WhatsApp rolls out new group chat features
Messaging service WhatsApp rolled out new group-chat features on Tuesday, including more controls for administrators as well as regular group members. Users can now leave a group permanently to avoid being repeatedly added back after they have left, Facebook Inc-owned WhatsApp said in a blog post.Administrators can no longer be removed from a group they created and users can now quickly locate messages that mention them in a group conversation.Groups on WhatsApp have taken a central role in the messaging service that has more than 1 billion users, helping connect people with similar interests across the globe.
As organic reach has dwindled in Facebook’s main app, posts from brands have decreased and — at least theoretically — more room has been made for posts from friends and family in your News Feed. Handily for Facebook, it’s also a roundabout way of fighting back against the spread of fake news that’s proliferated on the platform.
So, it’s like anything — and people and pages have adapted, using Facebook’s standalone apps like Messenger and WhatsApp to spread that content directly to other users. Which is why Facebook is in the process of testing some new features to do something about that.
WhatsApp copies Telegram to add one-way 'broadcast' mode to group chats
"Good artists borrow great artists steal" is a phrase that Facebook seems acutely aware of. It's common to speak of Instagram, the Facebook-owned photo-app-now-social-network, borrowing from Snapchat, but now Facebook's WhatsApp chat app is increasingly drawing its innovation from others such as Telegram.This week, WhatsApp outed a new feature for its groups that is essentially a replica of Telegram's channels -- that is, a one-way broadcast communication stream.
WhatsApp in asaid it’s launching a new feature that will start labeling messages in the app that have been forwarded along to a user instead of composed fresh. “This extra context,” the post notes, “will help make one-on-one and group chats easier to follow. It also helps you determine if your friend or relative wrote the message they sent or if it originally came from someone else.”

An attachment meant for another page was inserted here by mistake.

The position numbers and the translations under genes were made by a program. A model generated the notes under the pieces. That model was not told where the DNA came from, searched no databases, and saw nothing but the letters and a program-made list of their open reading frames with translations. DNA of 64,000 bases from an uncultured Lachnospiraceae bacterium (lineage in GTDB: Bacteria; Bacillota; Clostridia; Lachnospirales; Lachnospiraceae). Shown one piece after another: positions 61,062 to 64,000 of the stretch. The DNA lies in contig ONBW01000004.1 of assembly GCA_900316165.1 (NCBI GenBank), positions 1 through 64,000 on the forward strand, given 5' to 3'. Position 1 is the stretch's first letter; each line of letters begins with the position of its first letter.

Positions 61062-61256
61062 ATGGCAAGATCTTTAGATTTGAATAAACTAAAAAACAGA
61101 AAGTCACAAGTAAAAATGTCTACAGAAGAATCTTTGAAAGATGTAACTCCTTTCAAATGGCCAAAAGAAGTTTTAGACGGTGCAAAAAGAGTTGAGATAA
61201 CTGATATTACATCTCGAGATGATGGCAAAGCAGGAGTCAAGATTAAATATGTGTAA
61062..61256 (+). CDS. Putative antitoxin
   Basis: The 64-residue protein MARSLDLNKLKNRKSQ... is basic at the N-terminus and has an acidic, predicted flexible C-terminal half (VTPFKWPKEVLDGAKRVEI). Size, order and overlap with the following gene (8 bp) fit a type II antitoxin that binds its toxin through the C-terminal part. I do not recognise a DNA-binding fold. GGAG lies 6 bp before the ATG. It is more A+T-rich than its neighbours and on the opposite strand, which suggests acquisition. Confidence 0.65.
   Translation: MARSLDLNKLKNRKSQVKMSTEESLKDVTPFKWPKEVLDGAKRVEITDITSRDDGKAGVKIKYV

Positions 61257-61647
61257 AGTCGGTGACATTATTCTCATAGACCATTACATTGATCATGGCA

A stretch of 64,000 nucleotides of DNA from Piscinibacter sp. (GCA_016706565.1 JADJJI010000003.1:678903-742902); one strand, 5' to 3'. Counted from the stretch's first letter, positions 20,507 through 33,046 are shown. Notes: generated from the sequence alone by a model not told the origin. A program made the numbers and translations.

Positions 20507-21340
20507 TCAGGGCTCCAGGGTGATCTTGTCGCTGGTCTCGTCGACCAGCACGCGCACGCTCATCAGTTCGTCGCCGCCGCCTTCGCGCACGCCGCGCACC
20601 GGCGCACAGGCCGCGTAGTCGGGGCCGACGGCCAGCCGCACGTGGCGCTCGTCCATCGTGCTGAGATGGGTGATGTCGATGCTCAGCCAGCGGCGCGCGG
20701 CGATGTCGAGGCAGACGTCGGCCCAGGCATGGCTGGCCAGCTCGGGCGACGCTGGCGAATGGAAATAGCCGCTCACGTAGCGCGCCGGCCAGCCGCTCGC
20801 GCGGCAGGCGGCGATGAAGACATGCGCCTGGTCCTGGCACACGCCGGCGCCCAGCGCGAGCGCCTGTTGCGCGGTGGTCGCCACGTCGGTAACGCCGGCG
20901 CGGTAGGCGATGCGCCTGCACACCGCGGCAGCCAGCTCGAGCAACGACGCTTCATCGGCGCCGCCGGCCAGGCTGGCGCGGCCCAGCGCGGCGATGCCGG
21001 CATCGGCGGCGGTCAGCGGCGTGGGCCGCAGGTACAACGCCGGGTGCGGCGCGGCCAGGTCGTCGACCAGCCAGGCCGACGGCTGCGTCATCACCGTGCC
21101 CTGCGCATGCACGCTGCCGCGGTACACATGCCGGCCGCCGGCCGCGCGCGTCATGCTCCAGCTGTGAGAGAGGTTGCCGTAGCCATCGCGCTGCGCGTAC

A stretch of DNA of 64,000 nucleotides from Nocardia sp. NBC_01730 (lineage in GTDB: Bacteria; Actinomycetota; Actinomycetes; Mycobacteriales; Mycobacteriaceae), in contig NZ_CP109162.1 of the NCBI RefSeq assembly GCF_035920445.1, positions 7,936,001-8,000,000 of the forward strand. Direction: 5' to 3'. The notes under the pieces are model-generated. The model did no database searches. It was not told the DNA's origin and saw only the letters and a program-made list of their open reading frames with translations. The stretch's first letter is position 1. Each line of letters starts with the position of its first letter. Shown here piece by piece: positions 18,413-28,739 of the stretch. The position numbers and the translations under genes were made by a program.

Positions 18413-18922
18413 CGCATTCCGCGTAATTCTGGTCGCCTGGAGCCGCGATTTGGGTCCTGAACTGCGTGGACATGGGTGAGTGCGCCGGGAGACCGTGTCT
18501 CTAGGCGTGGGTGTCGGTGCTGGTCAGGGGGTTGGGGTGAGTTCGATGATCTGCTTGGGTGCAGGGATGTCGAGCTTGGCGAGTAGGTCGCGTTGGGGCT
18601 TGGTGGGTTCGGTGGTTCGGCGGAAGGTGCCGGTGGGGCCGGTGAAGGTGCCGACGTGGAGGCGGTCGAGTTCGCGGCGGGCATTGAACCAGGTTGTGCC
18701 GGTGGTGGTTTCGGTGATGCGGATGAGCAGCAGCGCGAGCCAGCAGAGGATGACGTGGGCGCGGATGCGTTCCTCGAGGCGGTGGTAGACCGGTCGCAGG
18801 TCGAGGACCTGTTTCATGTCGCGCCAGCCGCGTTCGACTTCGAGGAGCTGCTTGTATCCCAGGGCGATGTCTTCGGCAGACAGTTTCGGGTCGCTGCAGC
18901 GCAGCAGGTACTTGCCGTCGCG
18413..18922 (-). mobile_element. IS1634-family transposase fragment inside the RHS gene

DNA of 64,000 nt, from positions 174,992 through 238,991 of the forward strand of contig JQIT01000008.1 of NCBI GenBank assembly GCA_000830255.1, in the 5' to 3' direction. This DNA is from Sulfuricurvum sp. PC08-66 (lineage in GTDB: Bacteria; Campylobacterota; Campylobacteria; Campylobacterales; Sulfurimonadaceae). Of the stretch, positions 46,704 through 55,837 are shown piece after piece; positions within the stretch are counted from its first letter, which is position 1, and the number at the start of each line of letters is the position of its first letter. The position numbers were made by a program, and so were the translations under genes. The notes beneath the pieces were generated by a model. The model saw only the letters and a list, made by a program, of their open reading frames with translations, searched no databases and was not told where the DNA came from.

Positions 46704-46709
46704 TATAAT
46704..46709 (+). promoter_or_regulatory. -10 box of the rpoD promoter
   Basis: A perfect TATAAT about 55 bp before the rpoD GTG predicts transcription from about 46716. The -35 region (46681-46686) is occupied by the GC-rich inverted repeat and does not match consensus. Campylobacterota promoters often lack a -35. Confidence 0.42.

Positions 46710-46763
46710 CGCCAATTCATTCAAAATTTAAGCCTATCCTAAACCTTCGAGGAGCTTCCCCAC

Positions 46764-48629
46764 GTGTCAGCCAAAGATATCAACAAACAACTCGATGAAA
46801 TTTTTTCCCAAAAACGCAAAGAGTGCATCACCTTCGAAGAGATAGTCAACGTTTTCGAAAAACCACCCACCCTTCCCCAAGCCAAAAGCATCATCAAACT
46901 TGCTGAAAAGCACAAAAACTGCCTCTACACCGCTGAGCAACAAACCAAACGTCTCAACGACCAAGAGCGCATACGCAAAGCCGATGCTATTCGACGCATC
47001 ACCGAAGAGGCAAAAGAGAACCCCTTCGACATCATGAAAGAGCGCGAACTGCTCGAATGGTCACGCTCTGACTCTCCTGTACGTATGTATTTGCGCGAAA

According toout of India, the feature comes in the wake of Facebook-owned WhatsApp getting a notice from the Indian government last week directing the company to “take immediate measures to prevent misuse of its platform.”
Indeed, the problem of using social media platforms like WhatsApp in India to spread fake news and rumors has been so pervasive India that it’s led to rumors that have spawned mob violence. And Facebook even taking out ads
Facebook apologizes for bug that temporarily unblocked people
Facebook is notifying more than 800,000 users about a bug in Facebook and its Messenger app that unblocked some users they had blocked. The bug was active between May 29 and June 5.
The social media giant, meanwhile, is taking a similar tack with Messenger.
As first noted by, Facebook is testing a Messenger feature that will let a user who gets a random missive in the Messenger app know if it was sent from an account that was recently created. Moreover, it will use the phone number connected to the account to identify its origin.
The feature — which Facebook has acknowledged it’s playing with at the moment as part a “small test” — isn’t specifically about going after Russian actors. Nevertheless, Motherboard shared a screenshot showing the feature can identify a message having been sent by someone who “logged in using a phone number from Russia.”
The stakes certainly could not be higher for Facebook to get this right. The company, at a minimum, can’t let these things go on unchecked.
And then you look elsewhere, and you see things like an outbreak of yellow fever in Brazil, where. Oh, and Brazil is also home to 120 million users of WhatsApp in a country of 200 million people.
Facebook, indeed, has its work cut out for it.
"New regulations come into force": Beware of this nasty Whatsapp Fraud Mail
To get sensitive user data, criminals are sending more and more false emails on behalf of Whatsapp. It falsely claims that an annual subscription expires for the Messenger and you have to update your user account or renew your subscription, warns the Federal Office for Information Security (BSI).
Who cares about other MSN readers:
apartment fire in Berlin-Wilmersdorf:
In fact, the use of Whatsapp is currently free. With the help of phishing mail data such as credit card or mobile numbers are stolen. Anyone who has fallen for the net and has given bank details, should inform his credit institution and report.
rumors that Whatsapp will soon be charged, come up again and again.. (dpa / tmn)
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Beware: Those free WhatsApp backups on Google Drive aren’t encrypted .
A few days ago, we learned that Facebook and Google partnered to offer users free Google Drive backups for WhatsApp chats. Before you get too excited about the deal, you should know that Drive backups won’t be protected by the same encryption that guards all your WhatsApp chats.